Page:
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...8 Politics of Narrative at the African Burial Ground in New York City The Final MonumentAndReA e. FRoHneThe African Burial Ground located in lower Manhattan was used by Africans and people of African descent from approximately 1700 until 1790. It covered five to six acres and likely contained the remains of ten thousand to twenty thousand people. A small portion of the African Burial Ground was unearthed in 1991 when ...
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...9 Who Owns the Past? Constructing an Art History of a Malian MasquerademARY Jo ARnoldISince the 1980s anthropologists have paid increasingly more attention to issues of ethnographic authority, fieldwork reciprocity, and the way that collaboration through interviews profoundly shapes the production of scholarly narratives.1 This chapter focuses on the criti cal role that interviews have played in my field research ...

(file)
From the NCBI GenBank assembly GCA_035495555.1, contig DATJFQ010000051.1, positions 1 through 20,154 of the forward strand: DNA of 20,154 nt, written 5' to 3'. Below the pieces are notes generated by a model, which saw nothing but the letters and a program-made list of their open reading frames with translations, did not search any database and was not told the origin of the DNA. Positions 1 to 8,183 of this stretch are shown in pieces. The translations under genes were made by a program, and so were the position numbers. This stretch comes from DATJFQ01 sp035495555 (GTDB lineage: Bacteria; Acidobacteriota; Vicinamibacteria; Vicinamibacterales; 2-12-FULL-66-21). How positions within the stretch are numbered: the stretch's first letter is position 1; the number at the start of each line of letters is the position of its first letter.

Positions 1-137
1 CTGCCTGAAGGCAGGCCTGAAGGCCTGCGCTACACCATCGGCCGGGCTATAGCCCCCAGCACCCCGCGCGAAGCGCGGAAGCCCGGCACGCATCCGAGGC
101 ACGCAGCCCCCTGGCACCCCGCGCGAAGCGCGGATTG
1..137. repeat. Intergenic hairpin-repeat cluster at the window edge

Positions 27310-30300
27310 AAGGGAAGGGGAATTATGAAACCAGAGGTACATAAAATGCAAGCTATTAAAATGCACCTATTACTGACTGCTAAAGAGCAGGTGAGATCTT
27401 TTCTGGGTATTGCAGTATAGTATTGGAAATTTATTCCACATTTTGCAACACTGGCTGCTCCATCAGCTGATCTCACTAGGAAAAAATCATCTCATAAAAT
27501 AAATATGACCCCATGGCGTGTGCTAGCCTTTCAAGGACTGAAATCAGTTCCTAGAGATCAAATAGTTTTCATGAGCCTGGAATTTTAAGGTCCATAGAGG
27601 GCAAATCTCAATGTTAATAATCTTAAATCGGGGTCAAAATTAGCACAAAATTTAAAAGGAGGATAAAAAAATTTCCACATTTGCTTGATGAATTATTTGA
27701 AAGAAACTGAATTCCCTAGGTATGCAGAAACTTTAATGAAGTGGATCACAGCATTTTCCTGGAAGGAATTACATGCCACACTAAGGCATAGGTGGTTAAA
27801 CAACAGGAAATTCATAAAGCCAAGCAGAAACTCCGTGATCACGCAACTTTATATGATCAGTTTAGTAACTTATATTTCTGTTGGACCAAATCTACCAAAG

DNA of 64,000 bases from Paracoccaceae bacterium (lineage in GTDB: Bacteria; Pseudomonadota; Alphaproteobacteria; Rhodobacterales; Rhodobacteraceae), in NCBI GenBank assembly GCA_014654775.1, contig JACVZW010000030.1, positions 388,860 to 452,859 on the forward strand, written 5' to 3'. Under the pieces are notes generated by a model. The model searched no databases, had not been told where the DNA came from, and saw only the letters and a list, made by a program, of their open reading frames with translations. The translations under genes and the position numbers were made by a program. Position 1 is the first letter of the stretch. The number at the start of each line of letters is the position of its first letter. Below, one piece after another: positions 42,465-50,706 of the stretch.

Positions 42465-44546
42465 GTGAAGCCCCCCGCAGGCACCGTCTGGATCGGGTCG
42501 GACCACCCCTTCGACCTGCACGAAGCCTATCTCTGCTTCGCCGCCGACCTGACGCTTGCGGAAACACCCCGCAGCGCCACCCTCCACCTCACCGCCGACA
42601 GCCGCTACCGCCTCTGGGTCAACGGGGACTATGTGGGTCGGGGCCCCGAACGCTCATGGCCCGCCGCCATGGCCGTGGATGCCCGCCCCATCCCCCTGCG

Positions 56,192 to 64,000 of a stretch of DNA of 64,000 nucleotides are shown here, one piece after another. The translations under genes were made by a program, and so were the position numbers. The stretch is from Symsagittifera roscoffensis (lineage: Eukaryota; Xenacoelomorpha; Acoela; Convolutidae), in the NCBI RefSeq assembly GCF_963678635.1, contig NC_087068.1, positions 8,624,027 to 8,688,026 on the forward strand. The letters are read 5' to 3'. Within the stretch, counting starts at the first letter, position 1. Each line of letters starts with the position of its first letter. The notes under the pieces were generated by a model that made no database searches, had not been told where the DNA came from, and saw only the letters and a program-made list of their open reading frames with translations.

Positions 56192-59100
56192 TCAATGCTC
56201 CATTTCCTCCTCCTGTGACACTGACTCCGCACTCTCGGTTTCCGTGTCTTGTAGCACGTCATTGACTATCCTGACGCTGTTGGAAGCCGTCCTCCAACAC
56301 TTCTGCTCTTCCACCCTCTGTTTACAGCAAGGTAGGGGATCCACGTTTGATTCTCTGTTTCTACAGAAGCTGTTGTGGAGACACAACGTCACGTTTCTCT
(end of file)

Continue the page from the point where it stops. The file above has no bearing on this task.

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...10 Framing Practices Artists’ Voices and the Power of Self- Representation cHRIstIne mUllen kReAmeR“Who is Olu Oguibe?” An artist! is the answer, not an Igbo or Uliist or whatever else. No one asks “who is Jeff Koons?” and David In The Predicament of Culture, James Clifford raised the problem of cross- cultural translations, challenging the notion of ethnographic authority and asking the fun-...
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...11 Undisciplined Knowledge AllAn desoUzA And AllYson PURPURAThis chapter explores the possibility of art- writing occupying a space that is “un-disciplined,” where it resists categorization and translation into the domain of art history. We propose that such a space is enabled not only through dialogue but also by recognizing the multi- sited character of art- making and the effects that its ...
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Page Count: 206
Illustrations: 12 b&w illus.
Publication Year: 2013
Series Title: African Expressive Cultures